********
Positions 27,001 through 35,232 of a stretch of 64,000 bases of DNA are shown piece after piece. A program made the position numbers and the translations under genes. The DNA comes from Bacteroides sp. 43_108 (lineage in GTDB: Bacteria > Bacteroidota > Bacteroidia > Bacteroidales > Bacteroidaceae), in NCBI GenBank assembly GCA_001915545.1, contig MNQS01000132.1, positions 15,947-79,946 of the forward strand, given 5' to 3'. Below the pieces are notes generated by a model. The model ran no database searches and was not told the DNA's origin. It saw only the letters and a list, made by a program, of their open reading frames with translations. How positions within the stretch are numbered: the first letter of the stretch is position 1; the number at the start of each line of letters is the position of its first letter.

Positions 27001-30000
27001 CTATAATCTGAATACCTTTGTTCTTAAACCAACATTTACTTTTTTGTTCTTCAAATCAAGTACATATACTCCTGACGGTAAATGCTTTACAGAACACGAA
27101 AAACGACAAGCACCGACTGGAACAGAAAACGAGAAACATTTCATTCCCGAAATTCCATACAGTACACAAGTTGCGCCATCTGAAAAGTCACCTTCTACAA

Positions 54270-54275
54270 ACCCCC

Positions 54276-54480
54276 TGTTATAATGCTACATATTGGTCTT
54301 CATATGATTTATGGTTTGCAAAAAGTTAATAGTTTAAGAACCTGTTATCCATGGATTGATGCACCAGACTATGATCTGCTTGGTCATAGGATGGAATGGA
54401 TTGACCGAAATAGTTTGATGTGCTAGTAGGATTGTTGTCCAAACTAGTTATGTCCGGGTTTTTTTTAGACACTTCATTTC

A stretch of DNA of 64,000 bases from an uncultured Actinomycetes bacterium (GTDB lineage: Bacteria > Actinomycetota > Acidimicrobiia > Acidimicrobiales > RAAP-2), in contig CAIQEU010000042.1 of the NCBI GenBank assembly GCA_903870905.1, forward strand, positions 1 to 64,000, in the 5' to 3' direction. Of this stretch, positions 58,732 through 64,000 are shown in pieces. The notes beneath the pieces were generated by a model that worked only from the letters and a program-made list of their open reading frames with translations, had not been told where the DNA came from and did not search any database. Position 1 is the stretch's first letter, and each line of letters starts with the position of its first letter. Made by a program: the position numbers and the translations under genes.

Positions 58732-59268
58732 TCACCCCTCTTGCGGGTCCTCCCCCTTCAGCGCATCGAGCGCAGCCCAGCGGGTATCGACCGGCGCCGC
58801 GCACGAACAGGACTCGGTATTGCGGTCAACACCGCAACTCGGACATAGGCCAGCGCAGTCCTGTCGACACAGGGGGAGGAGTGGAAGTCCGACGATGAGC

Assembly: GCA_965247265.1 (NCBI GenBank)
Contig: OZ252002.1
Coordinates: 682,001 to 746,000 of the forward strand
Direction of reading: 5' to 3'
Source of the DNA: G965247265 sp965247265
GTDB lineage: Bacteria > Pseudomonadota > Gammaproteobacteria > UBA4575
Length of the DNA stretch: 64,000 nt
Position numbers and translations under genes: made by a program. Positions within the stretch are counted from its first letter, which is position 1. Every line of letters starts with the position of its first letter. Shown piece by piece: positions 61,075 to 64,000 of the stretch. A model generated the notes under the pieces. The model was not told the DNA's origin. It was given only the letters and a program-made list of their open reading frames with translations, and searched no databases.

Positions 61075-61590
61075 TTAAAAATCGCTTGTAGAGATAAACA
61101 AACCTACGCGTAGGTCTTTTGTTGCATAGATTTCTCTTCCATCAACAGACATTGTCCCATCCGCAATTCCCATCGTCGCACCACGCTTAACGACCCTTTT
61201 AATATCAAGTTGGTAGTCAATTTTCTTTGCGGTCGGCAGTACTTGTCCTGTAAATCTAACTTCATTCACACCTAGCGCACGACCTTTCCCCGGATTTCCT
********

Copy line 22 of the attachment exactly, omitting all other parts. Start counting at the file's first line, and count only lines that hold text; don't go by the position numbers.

Position numbers and translations under genes: made by a program. Positions within the stretch are counted from its first letter, which is position 1. Every line of letters starts with the position of its first letter. Shown piece by piece: positions 61,075 to 64,000 of the stretch. A model generated the notes under the pieces. The model was not told the DNA's origin. It was given only the letters and a program-made list of their open reading frames with translations, and searched no databases.